WYDOT’s snow control costs during the current fiscal year have exceeded the $22.6 million budgeted, largely due to heavier-than-usual snow during February.
At the end of January snow control spending stood at 69 percent of the budgeted amount, but spending during February was double the usual amount.
As of Feb. 28, WYDOT had spent $21.9 million for snow control. Although the March figures are not in yet, the costs of dealing with snowstorms so far this month are expected to have exceeded the $674,000 that remained in the budget.
With the rest of March, all of April and the May and June reopening of three alpine passes still to come, WYDOT expects the budget overrun to be significant.
In addition, because WYDOT operates on the federal fiscal year of Oct. 1 through Sept. 30, the current budget also must cover any snow control needed next September.
WYDOT Budget Officer Kevin Hibbard said, if March and April continue to bring the usual spring snowstorms, the projected snow control overrun could be as much as $6 million.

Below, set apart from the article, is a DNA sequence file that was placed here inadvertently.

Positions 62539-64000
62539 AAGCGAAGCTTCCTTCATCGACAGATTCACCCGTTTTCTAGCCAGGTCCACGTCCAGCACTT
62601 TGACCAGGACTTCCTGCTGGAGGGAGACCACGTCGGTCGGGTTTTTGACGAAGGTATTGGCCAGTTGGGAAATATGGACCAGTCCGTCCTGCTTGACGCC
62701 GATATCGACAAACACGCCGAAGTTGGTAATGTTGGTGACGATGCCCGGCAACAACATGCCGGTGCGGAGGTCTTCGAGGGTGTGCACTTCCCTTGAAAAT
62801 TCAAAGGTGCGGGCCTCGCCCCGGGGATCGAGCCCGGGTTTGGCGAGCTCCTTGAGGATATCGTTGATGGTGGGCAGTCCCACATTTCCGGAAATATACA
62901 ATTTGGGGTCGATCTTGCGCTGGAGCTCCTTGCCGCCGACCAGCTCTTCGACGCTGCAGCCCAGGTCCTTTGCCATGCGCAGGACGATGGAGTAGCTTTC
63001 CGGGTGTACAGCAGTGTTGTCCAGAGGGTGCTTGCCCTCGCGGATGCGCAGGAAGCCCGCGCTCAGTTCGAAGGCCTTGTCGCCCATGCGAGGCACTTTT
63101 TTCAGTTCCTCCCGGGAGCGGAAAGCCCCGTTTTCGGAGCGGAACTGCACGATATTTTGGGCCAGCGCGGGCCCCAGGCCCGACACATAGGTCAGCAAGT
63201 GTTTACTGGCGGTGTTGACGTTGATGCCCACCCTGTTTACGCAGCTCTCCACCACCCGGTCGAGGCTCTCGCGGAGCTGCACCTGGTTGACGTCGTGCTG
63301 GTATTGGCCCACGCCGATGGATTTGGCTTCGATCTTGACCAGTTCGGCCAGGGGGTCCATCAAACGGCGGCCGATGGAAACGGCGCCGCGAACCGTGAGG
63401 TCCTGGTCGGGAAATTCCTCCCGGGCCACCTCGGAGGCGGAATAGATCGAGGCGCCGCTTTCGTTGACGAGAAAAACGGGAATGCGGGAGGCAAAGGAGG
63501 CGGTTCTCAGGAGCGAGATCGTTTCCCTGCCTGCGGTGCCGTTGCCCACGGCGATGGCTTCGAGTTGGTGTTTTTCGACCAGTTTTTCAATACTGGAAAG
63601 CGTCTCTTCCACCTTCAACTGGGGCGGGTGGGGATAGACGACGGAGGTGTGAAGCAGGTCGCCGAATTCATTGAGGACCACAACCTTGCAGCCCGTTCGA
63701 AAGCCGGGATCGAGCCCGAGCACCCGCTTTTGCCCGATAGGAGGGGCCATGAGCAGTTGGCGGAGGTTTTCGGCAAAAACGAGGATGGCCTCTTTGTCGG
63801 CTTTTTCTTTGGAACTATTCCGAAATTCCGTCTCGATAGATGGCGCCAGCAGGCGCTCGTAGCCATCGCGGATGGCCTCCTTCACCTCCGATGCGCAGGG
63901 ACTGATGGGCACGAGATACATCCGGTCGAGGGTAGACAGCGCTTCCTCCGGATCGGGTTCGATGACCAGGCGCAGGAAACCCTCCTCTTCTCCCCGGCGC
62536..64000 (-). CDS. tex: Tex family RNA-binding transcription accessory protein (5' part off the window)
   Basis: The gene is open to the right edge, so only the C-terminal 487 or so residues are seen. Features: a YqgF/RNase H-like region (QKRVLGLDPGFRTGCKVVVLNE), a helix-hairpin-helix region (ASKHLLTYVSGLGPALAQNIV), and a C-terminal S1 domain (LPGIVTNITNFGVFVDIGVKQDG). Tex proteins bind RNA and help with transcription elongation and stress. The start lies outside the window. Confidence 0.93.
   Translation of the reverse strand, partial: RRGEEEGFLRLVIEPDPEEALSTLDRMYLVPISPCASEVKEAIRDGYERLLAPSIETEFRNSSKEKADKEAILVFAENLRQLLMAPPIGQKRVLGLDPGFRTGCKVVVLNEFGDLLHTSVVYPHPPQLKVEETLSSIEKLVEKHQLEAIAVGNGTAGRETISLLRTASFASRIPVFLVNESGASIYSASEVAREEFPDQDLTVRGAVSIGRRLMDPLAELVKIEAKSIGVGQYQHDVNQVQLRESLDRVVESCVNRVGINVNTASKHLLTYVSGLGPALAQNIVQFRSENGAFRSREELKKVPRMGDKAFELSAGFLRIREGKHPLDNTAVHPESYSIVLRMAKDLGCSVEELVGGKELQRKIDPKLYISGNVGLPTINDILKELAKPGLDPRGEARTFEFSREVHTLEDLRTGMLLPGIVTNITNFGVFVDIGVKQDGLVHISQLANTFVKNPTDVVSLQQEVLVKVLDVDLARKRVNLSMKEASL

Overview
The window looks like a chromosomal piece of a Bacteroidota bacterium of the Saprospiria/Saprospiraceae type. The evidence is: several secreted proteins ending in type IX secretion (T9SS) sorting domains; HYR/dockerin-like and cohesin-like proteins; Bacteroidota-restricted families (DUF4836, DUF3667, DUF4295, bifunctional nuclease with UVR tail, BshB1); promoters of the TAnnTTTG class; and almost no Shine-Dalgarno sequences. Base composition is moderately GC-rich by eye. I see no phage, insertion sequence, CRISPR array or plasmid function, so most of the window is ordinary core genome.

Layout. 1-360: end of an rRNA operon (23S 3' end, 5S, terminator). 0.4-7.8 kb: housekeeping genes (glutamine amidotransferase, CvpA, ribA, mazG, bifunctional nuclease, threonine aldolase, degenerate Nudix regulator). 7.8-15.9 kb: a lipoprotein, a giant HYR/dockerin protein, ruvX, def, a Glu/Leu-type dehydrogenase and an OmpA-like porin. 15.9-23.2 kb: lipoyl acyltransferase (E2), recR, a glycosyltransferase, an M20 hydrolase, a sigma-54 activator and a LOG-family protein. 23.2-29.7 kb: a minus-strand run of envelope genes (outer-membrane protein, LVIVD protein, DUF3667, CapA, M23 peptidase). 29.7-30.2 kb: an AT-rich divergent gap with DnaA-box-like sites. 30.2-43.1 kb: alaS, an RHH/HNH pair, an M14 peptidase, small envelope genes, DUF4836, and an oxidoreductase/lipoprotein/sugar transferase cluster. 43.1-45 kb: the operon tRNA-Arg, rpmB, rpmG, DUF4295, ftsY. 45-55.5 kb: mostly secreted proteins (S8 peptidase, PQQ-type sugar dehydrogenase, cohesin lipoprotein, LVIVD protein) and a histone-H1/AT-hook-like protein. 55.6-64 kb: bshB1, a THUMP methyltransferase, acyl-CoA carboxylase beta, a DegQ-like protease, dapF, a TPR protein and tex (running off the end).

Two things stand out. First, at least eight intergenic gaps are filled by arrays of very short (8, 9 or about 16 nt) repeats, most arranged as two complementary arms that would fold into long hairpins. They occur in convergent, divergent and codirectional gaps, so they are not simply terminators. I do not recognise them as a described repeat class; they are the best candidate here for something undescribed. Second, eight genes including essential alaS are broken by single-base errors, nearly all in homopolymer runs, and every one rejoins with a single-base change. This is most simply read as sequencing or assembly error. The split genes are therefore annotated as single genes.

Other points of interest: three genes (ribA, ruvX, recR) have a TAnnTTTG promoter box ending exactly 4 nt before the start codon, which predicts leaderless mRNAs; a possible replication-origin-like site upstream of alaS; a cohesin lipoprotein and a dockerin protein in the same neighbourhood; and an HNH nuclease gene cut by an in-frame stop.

“Historically March and April are our heaviest snow months, but even if there is no more snow this spring, just reopening the mountain passes will put us significantly over the budgeted amount,” Chief Engineer Del McOmie said.
The department closes WYO 130 over Snowy Range Pass, WYO 70 over Battle Pass, and U.S. 14A west of Burgess Junction annually when heavy snowfall and low traffic volumes make it impractical to keep them open.
Reopening those passes in May and June cost an average of $305,000 annually during the past five years, with a high of $602,000 in 2011. With most areas of the state reporting heavier-than-normal snow this winter, the cost is likely to be higher than average this year.
Any cost overrun in the snow control budget will be made up through WYDOT’s state construction budget.
“Our contingency plan is that we don’t award contracts for our state-funded construction program until after the snow control budget is cleaned up,” Hibbard said.